Saturday, 10 March 2012
Potent 'super aspirin' can blitz cancer cells
Scientists have developed a new 'super aspirin' which has the power to treat 11 different types of cancer.
The Express reports that the new dug, known as NOSH, can be used in lower doses than conventional aspirin with fewer side effects, and tests have shown that it can shrink cancer cells by 85 per cent.
Research at the Sophie Davis School of Biomedical Education at The City College of New York has found that the drug is effective against cancers including colon, pancreatic, prostate, breast and leukaemia.
Previous research has shown that ordinary aspirin can reduce the size of some tumours by half, but prolonged use can have serious side effects, including bleeding, ulcers and kidney failure. However, the new formulation is much safer to take.
Professor Kashfi from the Sophie Davis School said: "If what we have seen in animals can be translated to humans it could be used in conjunction with other drugs to shrink tumours before chemotherapy or surgery."
He added: "The key components of this new compound are that it is very, very potent and yet it has minimal toxicity to normal cells.
"There'a s lot of data on aspirin showing that when taken on a regular basis, on average it reduces the risk of development of colon cancer by about 50 per cent compared to non-users.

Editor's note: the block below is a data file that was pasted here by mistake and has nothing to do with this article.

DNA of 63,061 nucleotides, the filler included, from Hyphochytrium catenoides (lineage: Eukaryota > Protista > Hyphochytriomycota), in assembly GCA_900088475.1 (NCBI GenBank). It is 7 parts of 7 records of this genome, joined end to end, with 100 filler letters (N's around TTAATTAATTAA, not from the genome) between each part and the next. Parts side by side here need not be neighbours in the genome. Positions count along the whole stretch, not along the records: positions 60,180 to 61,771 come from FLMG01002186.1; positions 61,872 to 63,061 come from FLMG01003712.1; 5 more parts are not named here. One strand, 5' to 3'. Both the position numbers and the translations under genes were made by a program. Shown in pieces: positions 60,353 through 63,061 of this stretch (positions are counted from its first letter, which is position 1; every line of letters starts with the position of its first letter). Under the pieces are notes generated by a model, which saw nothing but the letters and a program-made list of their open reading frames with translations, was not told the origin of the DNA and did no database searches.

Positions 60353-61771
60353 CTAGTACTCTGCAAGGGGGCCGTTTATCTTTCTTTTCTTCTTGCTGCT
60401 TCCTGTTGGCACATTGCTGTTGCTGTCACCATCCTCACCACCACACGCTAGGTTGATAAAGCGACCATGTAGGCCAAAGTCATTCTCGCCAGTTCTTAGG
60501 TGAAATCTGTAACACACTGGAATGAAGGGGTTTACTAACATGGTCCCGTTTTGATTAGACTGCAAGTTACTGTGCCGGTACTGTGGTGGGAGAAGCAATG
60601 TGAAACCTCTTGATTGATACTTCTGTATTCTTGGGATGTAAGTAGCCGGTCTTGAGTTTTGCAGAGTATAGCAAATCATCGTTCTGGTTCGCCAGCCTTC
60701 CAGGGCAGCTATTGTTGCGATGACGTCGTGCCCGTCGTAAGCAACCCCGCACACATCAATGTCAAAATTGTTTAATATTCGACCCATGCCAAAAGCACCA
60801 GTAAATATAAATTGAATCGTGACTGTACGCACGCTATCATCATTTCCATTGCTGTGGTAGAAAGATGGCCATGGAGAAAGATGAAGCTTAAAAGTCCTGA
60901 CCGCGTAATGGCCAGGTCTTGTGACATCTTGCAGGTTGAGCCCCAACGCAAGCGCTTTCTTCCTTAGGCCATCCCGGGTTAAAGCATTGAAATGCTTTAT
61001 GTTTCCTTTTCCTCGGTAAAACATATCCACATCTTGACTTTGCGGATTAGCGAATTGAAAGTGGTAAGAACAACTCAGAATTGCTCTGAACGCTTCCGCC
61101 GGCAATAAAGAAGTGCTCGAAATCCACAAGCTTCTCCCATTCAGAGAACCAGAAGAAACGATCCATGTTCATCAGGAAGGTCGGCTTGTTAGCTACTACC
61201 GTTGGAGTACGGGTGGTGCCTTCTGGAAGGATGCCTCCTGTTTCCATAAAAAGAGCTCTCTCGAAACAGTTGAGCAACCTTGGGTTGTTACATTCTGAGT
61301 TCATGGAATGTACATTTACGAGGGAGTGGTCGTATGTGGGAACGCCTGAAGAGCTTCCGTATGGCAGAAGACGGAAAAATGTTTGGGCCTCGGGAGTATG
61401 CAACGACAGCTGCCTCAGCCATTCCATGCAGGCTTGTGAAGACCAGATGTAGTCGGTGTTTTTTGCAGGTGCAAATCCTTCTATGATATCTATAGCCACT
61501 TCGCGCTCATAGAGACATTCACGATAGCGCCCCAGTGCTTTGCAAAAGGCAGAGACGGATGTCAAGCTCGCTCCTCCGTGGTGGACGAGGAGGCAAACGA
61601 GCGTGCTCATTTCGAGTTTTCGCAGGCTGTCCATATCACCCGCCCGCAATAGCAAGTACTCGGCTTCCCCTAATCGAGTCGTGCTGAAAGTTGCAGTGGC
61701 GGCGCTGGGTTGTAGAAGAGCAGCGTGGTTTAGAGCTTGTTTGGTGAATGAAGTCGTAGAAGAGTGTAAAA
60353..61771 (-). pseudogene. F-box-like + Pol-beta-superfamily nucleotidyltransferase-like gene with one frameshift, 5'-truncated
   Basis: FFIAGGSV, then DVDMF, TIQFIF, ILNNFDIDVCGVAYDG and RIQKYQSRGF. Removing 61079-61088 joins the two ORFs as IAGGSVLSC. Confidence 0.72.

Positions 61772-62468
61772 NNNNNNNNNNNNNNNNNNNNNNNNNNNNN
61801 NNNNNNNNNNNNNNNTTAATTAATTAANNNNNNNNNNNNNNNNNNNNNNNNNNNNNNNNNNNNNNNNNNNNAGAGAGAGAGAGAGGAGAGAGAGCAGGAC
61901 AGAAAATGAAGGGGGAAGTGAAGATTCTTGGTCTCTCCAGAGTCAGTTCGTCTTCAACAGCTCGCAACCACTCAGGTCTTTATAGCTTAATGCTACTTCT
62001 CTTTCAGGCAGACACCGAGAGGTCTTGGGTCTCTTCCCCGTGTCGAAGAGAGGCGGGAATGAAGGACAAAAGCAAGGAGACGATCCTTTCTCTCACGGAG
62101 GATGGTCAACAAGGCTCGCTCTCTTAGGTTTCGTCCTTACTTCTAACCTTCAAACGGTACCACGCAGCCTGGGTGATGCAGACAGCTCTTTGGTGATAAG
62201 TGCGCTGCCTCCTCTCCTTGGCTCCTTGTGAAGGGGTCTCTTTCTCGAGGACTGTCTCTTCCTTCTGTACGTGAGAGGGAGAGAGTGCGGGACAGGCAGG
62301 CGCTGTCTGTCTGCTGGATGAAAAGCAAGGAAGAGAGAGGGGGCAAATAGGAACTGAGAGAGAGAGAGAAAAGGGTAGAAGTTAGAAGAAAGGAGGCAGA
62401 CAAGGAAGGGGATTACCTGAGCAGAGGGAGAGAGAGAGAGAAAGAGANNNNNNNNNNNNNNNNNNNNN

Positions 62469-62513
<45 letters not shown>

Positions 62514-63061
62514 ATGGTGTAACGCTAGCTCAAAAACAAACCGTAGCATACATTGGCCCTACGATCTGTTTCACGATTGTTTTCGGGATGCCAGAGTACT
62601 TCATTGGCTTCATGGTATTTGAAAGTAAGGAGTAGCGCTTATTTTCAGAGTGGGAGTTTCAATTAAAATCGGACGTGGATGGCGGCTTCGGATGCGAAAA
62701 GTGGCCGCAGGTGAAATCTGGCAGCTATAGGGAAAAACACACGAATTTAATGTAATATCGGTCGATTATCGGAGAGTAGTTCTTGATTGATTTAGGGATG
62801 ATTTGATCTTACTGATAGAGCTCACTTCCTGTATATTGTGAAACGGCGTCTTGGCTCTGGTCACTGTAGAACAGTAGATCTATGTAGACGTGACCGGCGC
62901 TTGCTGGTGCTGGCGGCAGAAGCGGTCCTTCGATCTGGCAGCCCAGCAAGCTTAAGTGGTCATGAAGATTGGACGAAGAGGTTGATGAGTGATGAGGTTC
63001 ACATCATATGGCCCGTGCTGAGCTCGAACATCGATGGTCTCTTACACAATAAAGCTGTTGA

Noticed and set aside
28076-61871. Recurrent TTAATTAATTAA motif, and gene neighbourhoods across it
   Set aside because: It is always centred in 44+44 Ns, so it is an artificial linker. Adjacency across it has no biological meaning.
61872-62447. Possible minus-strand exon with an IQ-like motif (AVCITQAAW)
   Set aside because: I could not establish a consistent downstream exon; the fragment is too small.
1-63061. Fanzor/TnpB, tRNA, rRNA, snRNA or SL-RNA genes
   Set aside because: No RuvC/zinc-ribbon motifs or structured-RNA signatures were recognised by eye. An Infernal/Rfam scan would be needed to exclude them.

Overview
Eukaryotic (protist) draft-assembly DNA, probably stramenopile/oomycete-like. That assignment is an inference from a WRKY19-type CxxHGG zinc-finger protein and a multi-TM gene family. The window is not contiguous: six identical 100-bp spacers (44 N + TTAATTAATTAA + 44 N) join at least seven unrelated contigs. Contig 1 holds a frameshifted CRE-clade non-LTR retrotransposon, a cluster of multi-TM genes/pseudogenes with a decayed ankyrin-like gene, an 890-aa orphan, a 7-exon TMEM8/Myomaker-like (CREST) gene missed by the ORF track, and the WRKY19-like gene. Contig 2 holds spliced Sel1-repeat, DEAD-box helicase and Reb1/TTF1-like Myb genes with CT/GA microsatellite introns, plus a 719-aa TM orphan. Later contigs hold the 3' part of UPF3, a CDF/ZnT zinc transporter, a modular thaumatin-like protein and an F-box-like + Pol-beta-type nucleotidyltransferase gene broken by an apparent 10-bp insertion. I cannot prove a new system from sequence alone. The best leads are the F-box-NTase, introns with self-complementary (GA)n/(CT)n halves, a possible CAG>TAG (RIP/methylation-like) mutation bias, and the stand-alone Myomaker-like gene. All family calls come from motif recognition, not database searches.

Tests showed that just 24 hours after treating a culture of cancer cells, the NOSH aspirin had 100,000 times more potency than regular aspirin.
In a second study, mice with human colon cancer tumours were given NOSH aspirin. The drug caused cancer cells to self-destruct and reduced tumour growth, without any sign of toxicity.
Professor Kashfi said: "At 72 hours it is about 250,000 times more potent in an in-vitro cell culture against human colon cancer. So you need a lower amount to get the same result."
The Daily Mail reports that the new compound is based on a hybrid of two previous formulations. One part of the hybrid aspirin releases nitric oxide (NO), which helps protect the stomach lining. The other releases hydrogen sulphide (H2S), which previous research has shown improves aspirin's cancer fighting ability.
Dr Kat Arney, science information manager at Cancer Research UK, told The Express: "Scientists have been investigating the cancer-fighting properties of aspirin for many year, although prolonged use can cause side effects such as stomach bleeds.
"It will be interesting to see how this particular compound progresses, although much more research is need to show whether it's safe and effective for use in humans."
Writing in the journal ACS Medicinal Chemistry Letters, Professor Kashfi said that treatment for humans was still years away, but toxicity testing and clinical trials would be the next step.
Professor Kashfi and his colleagues will present their findings at the annual meeting of the American Association for Cancer Research in Chicago at the end of the month.